The estimated prevalence of type 1 diabetes (T1D) and type 2 diabetes (T2D) in children and adolescents increased in the United States from 2001 to 2017, according to the results of the SEARCH for Diabetes in Youth Study published in JAMA. Researchers hypothesize ethnicity, environment, and obesity may have contributed to the rise.
Study authors analyzed data from clinical centers from 6 geographic areas of the US where the data was collected–California, Colorado, Ohio, South Carolina, and Washington State, as well as combined data from Indian Health Services in selected areas of Arizona and New Mexico. Eligible study participants were aged 20 years and younger at the end of December 31, 2001, December 31, 2009, and December 31, 2017, and had physician-diagnosed diabetes.
Among a mean of 3.47 million youths aged 19 or younger in the observational, cross-sectional, multicenter study for each prevalence year, 4958 children and adolescents from a total population of 3.35 million had T1D in 2001, 6672 of 3.46 million had T1D in 2009, and 7759 of 3.61 million had T1D in 2017. For youths aged 10 to 19 years, 588 of 1.73 million had T2D in 2001, 814 of 1.78 million had T2D in 2009, and 1230 of 1.85 million had T2D in 2017.
The estimated prevalence of T1D per 1000 youths in those aged 19 years or younger increased significantly from 1.48 (95% CI, 1.44-1.52) in 2001 to 1.93 (95% CI, 1.88-1.98) in 2009, to 2.15 (95% CI, 2.10-2.20) in 2017, a significant absolute increase of 0.67 per 1000 youths (95%, CI, 0.64-0.70) and a 45.1% (95% CI, 40.0%-50.4%) relative increase over 16 years.
White and Black youths had the largest absolute increases in estimated prevalence of T1D from 2001 to 2017—0.93 per 1000 (95% CI, 0.88-0.98) for Whites and 0.89 per 1000 (95% CI, 0.80-0.99) for Blacks.
The estimated prevalence of T2D per 1000 youths among those aged 10 to 19 years increased significantly, from 0.34 (95% CI, 0.31-0.37) in 2001, to 0.46 (95% CI, 0.43-0.49) in 2009, to 0.67 (95% CI, 0.63-0.70) in 2017, a significant absolute increase of 0.32 per 1000 youths (95% CI, 0.30-0.35) and a 95.3% (95% CI, 77.0%-115.4%) relative increase over 16 years.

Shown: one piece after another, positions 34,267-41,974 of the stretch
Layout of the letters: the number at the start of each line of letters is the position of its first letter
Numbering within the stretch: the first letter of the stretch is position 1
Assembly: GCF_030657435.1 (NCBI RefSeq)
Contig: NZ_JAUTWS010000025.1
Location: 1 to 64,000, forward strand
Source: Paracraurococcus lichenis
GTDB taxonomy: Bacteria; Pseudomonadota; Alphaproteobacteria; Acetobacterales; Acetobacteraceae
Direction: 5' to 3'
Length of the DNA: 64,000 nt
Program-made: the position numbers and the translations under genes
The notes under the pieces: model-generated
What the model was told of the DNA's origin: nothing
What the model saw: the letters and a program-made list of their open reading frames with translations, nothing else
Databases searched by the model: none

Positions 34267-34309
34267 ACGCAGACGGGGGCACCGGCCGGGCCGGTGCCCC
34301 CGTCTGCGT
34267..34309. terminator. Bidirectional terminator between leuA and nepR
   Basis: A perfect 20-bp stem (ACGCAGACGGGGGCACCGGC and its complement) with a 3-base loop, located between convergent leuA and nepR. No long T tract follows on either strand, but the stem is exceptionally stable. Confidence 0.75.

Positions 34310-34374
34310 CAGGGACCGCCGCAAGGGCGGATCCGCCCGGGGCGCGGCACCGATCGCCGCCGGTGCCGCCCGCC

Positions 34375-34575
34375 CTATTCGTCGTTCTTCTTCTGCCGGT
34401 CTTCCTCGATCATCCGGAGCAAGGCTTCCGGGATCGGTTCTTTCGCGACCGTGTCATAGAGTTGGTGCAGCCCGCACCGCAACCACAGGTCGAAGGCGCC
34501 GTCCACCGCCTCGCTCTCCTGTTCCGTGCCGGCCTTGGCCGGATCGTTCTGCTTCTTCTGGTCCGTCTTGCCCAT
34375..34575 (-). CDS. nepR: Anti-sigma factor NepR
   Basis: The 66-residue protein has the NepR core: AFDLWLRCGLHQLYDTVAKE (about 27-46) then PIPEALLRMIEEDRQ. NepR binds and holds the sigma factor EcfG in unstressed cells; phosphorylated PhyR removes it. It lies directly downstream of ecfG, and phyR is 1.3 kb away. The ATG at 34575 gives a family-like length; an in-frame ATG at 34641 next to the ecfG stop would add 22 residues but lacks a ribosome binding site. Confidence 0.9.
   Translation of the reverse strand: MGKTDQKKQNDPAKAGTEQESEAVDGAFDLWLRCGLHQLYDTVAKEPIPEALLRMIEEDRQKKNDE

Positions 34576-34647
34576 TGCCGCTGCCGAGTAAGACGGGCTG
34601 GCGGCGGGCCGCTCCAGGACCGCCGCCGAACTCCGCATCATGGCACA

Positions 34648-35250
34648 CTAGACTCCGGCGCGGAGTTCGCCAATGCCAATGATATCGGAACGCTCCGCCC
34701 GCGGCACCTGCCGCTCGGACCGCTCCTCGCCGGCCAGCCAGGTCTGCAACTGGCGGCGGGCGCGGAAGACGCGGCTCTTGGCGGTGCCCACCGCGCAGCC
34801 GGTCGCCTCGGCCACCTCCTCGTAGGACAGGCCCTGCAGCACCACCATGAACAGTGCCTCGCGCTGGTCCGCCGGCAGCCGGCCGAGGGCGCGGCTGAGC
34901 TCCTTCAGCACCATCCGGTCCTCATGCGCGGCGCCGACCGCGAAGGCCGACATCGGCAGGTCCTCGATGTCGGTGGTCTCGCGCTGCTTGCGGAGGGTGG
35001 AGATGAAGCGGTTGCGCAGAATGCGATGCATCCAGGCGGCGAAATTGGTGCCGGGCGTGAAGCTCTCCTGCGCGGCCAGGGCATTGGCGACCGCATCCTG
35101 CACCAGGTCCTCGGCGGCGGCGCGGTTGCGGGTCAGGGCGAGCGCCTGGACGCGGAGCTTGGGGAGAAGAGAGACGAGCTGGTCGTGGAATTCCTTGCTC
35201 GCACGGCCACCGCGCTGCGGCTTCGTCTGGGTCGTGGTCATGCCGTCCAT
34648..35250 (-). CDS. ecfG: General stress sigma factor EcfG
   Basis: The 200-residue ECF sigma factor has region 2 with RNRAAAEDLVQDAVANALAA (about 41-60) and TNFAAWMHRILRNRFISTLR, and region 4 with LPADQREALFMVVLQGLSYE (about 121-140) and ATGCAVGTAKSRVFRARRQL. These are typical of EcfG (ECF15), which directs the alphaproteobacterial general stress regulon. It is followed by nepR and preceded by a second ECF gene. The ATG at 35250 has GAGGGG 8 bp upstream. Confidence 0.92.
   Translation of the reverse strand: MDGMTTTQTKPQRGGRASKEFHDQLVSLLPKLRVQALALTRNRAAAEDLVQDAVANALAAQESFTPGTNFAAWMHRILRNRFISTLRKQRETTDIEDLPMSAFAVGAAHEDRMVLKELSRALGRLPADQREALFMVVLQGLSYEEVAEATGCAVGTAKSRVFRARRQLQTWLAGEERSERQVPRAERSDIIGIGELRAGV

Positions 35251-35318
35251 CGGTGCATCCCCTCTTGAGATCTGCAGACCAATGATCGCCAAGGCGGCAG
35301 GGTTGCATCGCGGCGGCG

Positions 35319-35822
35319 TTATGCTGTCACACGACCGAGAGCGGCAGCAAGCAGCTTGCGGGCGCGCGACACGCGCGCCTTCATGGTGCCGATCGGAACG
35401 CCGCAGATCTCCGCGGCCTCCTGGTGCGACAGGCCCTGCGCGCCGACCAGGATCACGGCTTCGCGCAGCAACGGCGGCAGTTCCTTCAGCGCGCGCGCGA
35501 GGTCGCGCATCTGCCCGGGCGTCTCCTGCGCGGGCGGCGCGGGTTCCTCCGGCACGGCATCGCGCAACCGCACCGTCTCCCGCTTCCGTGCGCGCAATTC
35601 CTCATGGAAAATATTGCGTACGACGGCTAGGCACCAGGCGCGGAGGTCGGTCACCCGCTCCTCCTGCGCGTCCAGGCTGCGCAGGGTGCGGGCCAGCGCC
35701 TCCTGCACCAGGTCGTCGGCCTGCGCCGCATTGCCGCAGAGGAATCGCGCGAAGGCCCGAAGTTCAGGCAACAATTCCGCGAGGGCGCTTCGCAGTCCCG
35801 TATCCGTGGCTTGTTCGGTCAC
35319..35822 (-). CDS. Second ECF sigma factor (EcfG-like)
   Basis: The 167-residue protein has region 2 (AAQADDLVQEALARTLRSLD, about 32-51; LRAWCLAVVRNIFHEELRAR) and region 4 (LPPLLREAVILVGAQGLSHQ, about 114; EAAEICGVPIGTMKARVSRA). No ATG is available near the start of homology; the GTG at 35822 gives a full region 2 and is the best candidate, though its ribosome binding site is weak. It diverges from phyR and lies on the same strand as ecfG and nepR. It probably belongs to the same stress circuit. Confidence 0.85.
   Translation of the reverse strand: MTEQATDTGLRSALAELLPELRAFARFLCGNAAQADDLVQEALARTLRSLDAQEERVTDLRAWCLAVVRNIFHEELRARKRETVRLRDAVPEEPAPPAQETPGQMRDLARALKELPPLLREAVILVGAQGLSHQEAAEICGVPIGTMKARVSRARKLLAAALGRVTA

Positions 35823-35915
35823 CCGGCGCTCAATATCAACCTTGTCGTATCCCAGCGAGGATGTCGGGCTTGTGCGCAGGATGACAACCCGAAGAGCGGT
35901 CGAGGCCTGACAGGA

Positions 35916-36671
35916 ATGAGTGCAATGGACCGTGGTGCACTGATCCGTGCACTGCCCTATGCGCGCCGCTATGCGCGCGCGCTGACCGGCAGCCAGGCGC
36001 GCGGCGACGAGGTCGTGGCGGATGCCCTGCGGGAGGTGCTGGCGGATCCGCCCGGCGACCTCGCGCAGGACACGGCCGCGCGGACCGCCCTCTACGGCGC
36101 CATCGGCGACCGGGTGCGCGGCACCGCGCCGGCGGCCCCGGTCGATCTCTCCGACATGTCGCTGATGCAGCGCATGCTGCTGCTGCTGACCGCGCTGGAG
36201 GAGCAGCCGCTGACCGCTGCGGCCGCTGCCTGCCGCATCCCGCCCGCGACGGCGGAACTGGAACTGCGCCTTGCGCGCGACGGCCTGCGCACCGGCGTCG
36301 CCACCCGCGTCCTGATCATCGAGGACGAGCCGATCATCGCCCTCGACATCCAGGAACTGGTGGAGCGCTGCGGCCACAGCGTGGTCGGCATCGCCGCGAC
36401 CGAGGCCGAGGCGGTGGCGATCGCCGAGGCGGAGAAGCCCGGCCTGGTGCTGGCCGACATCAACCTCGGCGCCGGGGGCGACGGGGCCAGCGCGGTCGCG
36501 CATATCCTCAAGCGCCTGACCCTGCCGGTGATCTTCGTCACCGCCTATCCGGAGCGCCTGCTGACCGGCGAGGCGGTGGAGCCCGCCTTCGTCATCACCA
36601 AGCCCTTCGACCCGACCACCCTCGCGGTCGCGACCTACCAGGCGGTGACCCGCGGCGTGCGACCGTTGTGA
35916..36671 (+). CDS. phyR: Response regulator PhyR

Black and Hispanic youths had the greatest absolute increase in the estimated prevalence of T2D from 2001 to 2017—0.85 per 1000 youths (95% CI, 0.74-0.97) for Blacks and 0.57 per 1000 youths (95% CI, 0.51-0.64) for Hispanics.
No significant differences were observed regarding etiologic type and physician’s diagnosis of type 1 diabetes overall or by age, sex, or race and ethnicity or for T2D diabetes overall.
Researchers noted a steeper increase in age- and sex-adjusted incidence of type 1 diabetes from 2002 to 2015 among Black and Hispanic study enrollees than White enrollees. The etiology of T1D is unknown, the researchers wrote, but environmental factors (infectious and mucosal exposures in the first 2 years of life added to an already existing genetic predisposition to T1D, may play a role).
Childhood obesity increased from 13.9% between 1999-2000 to 18.5 2% between 2015-2016; this is a likely driver of the increase in T2D, according to the researchers. Black and Mexican American teenagers experienced the greatest increase in obesity/severe obesity from 1999 to 2018. In addition to the increase in obesity in children overall, according to the researchers, the rising numbers may be due to an increase in exposure to maternal obesity and diabetes (gestational and type 2 diabetes) and exposure to environmental chemicals.
The investigators noted several limitations in the study. Only youths who were diagnosed with diabetes were included, which may have missed those with undiagnosed T2D diabetes. Nonetheless, study authors said the number of individual individuals “missed” for this reason was “likely small” and ‘missed’ cases of T1D were less likely due to the severity of symptoms at onset. It was also noted that several groups had relatively small numbers of participants, especially American Indian, Asian, and Pacific Islanders. Additionally, 2017 was the last year of prevalent case ascertainment, the study authors did not know whether the findings from 2017 reflected prevalence in 2021.
“Although the percentage increase in prevalence was greater for type 2 diabetes, the absolute prevalence increase was greater for type 1 diabetes, which remains more common than type 2 diabetes in youth,” the investigators concluded.
Disclosure: Study authors had no conflicts of interest to disclose.
Lawrence JM, Divers J, Isom S, et al. Trends in prevalence of type 1 and type 2 diabetes in children and adolescents in the US, 2001-2017. JAMA. 2021;326(8):717-727. doi: 10.1001/jama.2021.11165
This article originally appeared on Endocrinology Advisor